Paul Krugman writes about France:
French Family Values - New York Times: [G]iven all the bad-mouthing the French receive, you may be surprised that I describe their society as "productive." Yet according to the Organization for Economic Cooperation and Development, productivity in France - G.D.P. per hour worked - is actually a bit higher than in the United States. It's true that France's G.D.P. per person is well below that of the United States. But that's because French workers spend more time with their families.
O.K., I'm oversimplifying a bit. There are several reasons why the French put in fewer hours of work... some of the French would like to work, but can't: France's unemployment rate, which tends to run about four percentage points higher than the U.S. rate, is a real problem... many French citizens retire early. But the main story is that full-time French workers work shorter weeks and take more vacations than full-time American workers.
The point is that to the extent that the French have less income than we do, it's mainly a matter of choice... let's ask how the situation of a typical middle-class family in France compares with that of its American counterpart. The French family, without question, has lower disposable income.... But there are compensations for this lower level of consumption. Because French schools are good across the country, the French family doesn't have to worry as much about getting its children into a good school district. Nor does the French family, with guaranteed access to excellent health care, have to worry about losing health insurance or being driven into bankruptcy by medical bills.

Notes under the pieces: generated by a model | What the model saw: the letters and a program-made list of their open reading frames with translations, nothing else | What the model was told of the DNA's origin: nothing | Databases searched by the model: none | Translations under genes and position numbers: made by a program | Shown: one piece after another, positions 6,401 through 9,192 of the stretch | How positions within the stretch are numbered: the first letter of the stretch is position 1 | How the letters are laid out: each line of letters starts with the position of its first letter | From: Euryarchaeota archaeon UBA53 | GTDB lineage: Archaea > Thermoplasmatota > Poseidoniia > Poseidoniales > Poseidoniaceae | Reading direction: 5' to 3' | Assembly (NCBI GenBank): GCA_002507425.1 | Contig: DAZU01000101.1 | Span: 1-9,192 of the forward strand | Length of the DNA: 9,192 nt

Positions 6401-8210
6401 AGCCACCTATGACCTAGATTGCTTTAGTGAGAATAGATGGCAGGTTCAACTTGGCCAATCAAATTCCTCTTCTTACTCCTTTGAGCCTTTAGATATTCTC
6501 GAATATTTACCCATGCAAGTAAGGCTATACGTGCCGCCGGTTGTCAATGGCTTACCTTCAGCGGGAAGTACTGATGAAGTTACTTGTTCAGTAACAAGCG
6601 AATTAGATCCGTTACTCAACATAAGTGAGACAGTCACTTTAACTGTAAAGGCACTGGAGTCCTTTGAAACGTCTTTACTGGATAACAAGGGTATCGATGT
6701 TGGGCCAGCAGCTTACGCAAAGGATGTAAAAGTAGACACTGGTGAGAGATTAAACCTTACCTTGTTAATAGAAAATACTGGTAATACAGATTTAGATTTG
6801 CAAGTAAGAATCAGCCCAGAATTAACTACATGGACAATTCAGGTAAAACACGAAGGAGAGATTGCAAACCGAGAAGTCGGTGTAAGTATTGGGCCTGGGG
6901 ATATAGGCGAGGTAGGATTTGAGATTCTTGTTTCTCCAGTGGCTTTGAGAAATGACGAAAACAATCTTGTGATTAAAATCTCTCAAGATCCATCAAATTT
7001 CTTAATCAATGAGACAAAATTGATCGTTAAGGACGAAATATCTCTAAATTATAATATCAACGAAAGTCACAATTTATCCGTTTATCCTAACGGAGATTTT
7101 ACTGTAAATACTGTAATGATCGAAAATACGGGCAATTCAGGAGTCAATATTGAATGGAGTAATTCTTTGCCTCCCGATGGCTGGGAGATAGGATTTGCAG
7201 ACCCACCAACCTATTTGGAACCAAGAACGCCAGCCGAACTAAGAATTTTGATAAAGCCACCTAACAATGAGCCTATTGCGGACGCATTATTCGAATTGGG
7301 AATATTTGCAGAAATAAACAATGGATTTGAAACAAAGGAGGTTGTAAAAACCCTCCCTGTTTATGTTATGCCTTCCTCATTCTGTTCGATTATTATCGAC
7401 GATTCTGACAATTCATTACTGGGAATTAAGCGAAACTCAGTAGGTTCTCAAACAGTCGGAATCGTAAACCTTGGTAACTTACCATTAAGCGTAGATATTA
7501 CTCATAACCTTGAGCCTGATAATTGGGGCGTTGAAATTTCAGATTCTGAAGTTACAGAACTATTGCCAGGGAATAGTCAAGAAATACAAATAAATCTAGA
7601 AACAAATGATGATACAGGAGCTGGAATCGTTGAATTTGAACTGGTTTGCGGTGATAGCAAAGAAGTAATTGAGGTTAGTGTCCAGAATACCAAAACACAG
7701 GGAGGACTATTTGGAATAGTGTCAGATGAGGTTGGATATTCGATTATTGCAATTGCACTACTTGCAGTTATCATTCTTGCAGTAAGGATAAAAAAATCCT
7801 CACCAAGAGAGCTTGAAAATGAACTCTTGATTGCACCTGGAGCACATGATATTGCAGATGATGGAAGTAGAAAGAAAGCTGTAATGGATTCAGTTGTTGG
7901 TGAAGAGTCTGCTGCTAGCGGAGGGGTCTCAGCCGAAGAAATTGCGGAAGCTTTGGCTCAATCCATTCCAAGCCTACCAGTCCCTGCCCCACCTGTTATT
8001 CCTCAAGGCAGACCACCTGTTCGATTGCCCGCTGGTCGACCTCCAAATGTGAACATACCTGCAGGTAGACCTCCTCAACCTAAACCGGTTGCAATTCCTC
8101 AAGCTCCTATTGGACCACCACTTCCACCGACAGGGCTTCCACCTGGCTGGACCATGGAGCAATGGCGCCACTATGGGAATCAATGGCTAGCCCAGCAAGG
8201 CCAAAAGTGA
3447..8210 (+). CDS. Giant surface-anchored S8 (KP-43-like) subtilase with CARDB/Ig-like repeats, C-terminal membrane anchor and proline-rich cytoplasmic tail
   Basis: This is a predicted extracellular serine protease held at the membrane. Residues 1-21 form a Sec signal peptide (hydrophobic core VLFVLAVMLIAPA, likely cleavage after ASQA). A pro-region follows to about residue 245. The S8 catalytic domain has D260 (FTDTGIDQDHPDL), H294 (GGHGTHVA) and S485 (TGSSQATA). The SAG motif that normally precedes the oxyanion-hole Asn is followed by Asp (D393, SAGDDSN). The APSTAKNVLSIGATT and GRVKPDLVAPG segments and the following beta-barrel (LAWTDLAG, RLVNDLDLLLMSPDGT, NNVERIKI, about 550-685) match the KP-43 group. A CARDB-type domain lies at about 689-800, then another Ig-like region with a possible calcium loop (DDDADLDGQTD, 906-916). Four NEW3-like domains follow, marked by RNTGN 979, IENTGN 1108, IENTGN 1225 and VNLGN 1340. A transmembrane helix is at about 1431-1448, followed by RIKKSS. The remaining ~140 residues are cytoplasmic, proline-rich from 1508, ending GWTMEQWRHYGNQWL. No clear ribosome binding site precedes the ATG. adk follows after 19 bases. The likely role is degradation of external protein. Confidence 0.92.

Perhaps even more important, however, the members of that French family are compensated for their lower income with much more time together. Fully employed French workers average about seven weeks of paid vacation a year. In America, that figure is less than four.
So which society has made the better choice?...
Alberto Alesina and Edward Glaeser, at Harvard, and Bruce Sacerdote, at Dartmouth... write: "It is hard to obtain more vacation for yourself from your employer and even harder, if you do, to coordinate with all your friends to get the same deal and go on vacation together." And they even offer some statistical evidence that working fewer hours makes Europeans happier, despite the loss of potential income.
It's not a definitive result, and as they note, the whole subject is "politically charged." But let me make an observation: some of that political charge seems to have the wrong sign. American conservatives despise European welfare states like France. Yet many of them stress the importance of "family values." And whatever else you may say about French economic policies, they seem extremely supportive of the family as an institution. Senator Rick Santorum, are you reading this?